Written by: Rev Nathan Hill
My family and I were taking a leisurely stroll down a busy city street in our vacation city. The sun was out, pedestrians were everywhere, and the smell of curbside cafés filled the air. It was a very nice day…and then we approached what I will call “convert corner”. Convert corner is an intersection where various religious groups like to convene and share their religious literature. The location is actually quite strategic—it is a hub of interaction, a significant city bus stop, and the entrance to one of the city’s more famous parks.
I call this location convert corner because over a dozen years ago I first encountered a religious group on that corner. I was a university student out for an afternoon stroll when two women approach me and asked, “Do you know Jesus?” I lied and told them yes just to get them off my back. Of course I knew whom they were talking about, it is just that Jesus and I were not real tight back then, and these two women were the last people I was going to share that with! After all, I had places to be.
As my family approach convert corner during our vacation stroll, two women dressed smartly in business casual attire had a cardboard book display assembled filled with a book entitled, “What does the Bible REALLY teach?”.
I do not know much about these women, their heart, or their cause…but I found their book to be quite arrogant. Implied within this title is the notion that these women know some secret truth about the Bible that you and I do not know and that others who teach the Bible also do not know. As a pastor I found that approach rather unappealing, but it was probably just the influence of my pride. But then I thought, this book can also be confusing for skeptics—if so many other people can misunderstand the Bible, who is to say that these two women have it right. Perhaps they too are refutable?
My point is this: setting ourselves up against other Christians never really accomplishes good things. Factions, dissentions, divisions, quarrelling—have we not read about these things in Galatians 5? There is a diversity of voices throughout Christianity and I would speculate that no one voice has every aspect of theology figured out. The Calvinists remind us that God is sovereign and transcendent—He exists in a spiritual realm and has the final word on everything (even our salvation). The Armenians remind us that God came to us (in Jesus Christ) and is immanent—He exists with us in our daily lives, hears our prayers, and desires to work through us and along with us. The Pentecostals and Charismatics remind us that Holy Spirit is present within New Testament Christians in a permanent and enduring fashion to empower us to be witnesses and to give us courage to exercise unique gifts and talents imparted by the Spirit. Indeed, we can expect the supernatural and physical worlds to collide now and then, and Holy Spirit often allows us to be a part of this. The Roman Catholics remind me of the depth of history that Christianity has in our world and the elements of mystery present in our faith that can be represented through rich imagery and ritual. There are many more Christian traditions I could list here if I had the space.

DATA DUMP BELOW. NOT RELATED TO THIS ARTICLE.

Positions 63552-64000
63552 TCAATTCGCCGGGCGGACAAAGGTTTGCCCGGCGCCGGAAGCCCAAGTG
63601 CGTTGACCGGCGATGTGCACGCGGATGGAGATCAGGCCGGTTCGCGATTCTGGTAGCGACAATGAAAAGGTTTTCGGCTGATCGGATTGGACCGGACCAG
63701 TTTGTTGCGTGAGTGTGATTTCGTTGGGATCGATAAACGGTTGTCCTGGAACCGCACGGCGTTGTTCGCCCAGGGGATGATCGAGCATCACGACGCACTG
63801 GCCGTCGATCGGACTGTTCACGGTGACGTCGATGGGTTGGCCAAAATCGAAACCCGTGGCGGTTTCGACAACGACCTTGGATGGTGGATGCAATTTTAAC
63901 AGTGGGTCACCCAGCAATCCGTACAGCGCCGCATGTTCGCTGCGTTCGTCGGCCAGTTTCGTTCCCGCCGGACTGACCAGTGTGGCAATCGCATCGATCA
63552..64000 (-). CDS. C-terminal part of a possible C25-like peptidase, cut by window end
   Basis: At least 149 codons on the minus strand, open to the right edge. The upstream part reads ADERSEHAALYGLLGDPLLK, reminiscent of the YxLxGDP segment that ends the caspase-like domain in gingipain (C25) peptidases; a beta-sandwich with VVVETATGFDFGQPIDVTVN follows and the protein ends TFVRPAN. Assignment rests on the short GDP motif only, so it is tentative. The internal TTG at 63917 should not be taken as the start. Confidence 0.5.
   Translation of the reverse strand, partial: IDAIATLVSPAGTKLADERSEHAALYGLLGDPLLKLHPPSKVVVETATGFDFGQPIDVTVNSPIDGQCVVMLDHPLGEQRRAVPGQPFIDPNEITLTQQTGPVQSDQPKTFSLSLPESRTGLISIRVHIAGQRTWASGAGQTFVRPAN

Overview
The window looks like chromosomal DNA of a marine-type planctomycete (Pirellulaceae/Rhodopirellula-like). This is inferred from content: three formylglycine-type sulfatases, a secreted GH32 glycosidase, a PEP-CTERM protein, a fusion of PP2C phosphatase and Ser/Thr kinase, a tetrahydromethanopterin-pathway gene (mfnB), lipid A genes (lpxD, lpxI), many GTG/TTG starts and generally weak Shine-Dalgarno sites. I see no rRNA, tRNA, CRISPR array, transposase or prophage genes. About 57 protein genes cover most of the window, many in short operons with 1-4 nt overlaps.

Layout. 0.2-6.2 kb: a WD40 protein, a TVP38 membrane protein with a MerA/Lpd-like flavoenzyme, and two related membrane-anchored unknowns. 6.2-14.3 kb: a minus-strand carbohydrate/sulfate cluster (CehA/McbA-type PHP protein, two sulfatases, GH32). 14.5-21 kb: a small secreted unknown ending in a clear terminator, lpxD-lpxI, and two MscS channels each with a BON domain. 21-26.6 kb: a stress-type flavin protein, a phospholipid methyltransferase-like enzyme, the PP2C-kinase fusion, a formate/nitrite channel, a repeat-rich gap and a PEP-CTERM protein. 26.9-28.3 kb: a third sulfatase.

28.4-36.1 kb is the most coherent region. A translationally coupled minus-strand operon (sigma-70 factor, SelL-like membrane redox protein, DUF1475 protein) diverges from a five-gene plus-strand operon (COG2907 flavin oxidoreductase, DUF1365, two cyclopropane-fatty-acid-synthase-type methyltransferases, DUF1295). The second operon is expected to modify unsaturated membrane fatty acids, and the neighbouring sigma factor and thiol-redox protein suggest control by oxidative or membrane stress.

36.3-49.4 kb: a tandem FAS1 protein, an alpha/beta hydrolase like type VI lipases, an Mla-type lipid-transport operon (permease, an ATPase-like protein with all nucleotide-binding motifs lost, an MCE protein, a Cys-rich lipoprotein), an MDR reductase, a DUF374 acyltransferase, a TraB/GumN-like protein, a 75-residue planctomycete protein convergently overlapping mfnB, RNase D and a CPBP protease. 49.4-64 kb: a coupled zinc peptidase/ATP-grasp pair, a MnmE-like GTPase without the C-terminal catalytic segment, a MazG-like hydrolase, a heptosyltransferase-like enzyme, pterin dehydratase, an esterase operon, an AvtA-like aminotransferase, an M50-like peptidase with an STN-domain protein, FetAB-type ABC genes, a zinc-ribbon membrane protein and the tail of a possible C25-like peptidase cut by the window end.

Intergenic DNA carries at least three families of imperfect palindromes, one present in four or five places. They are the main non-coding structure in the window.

I believe that the truest image of Christianity would arise when the best aspects of each of our traditions exist together like a patchwork quilt, with each square cloth telling its unique story and yet joining together with the others to create something larger than itself. We often interpret Paul’s discussion of a body with many parts from 1 Corinthians as a message to the local church and the role that each person has to play within it. I often wonder if this same metaphor cannot be applied to Protestant denominationalism—does each Christian tradition have a unique role, a unique gifting, even a unique anointing that enhances Christianity as a whole? Is it better to unite under the banner of Jesus Christ, or to divide under a banner of so many lesser things? What do you think our world needs to hear most—I am more right than so-and-so, or together we want to introduce you to Jesus Christ?
I wish I could point to a present reality where I think this exists, but I am not sure if there are any right now. Gatherings of many different Christian traditions have often resulted in a silencing of our unique aspects, not a mutual celebration of them. Sometimes we settle for the least common denominator at the expense of the richness of our own unique anointing. We later retreat to our own buildings, happy to have done a good thing but relieved that we can once again be ourselves.
This may stretch your thinking and some of the things that you have held to throughout your life. I am not going to tell you that I am more right than you, or that I know what the Bible REALLY says. Instead, I am just telling you what God has placed in my heart at this time, and if it finds traction in your heart too…then maybe together we are onto something that has the potential to bless the future of Christianity.